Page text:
9 Reasons To Ban Mandatory Binding Arbitration

Mandatory binding arbitration is great for businesses to use in dealing with one another, but it sucks for consumers. Here’s 9 ways you get screwed in arbitration land, courtesy of the National Association Of Consumer Advocates

High cost: You have to pay a bunch of money, usually at lest $750, just to start a claim.
Biased Arbitrators: Companies are the only repeat customers of arbitration firms so guess who the arbitrators usually find in favor of?
Limited discovery: Good luck getting the necessary evidence in the room.
Prohibition of class actions: Arbitration clauses routinely don’t allow you to participate in a class action lawsuit, “only effective remedy for wide-scale scams that rip off individual consumers or farmers in small amounts.”
Inconvenient locations: Gas dollars rack up as you trek to their out-of-the way offices.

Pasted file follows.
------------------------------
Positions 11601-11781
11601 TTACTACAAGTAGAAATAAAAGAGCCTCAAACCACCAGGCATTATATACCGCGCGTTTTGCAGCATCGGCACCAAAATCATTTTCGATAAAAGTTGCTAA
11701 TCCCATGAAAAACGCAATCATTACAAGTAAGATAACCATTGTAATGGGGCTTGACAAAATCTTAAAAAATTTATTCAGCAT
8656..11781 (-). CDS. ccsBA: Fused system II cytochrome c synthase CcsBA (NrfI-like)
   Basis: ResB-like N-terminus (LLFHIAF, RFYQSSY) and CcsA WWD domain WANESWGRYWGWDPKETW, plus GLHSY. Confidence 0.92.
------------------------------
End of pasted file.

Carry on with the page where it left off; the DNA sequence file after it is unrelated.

One-way requirements: The company still gets to sue in a real court if it wants, you however have to go through arbitration monkey court.
No public record: Only businesses requiring arbitration agreements have access to the body of previous arbitration findings — and which firms ruled in their favor.
Limited judicial review: Decisions can only be overturned in cases of fraud or “manifest disregard of the law,” very difficult legal positions to establish.
Limited remedies: “Injunctive relief – a court order compelling the offending party to do something, or prohibiting that party from taking some action – cannot be obtained through arbitration. Arbitrators often split the difference between the two sides in awarding damages instead of determining the true costs of injuries. As a result, arbitration awards to consumers and employees are substantially lower than court awards.”

And that’s nine reasons why you should support the Arbitration Fairness Act.

Ban Mandatory Binding Arbitration [National Association Of Consumer Advocates]
(Photo: Getty)

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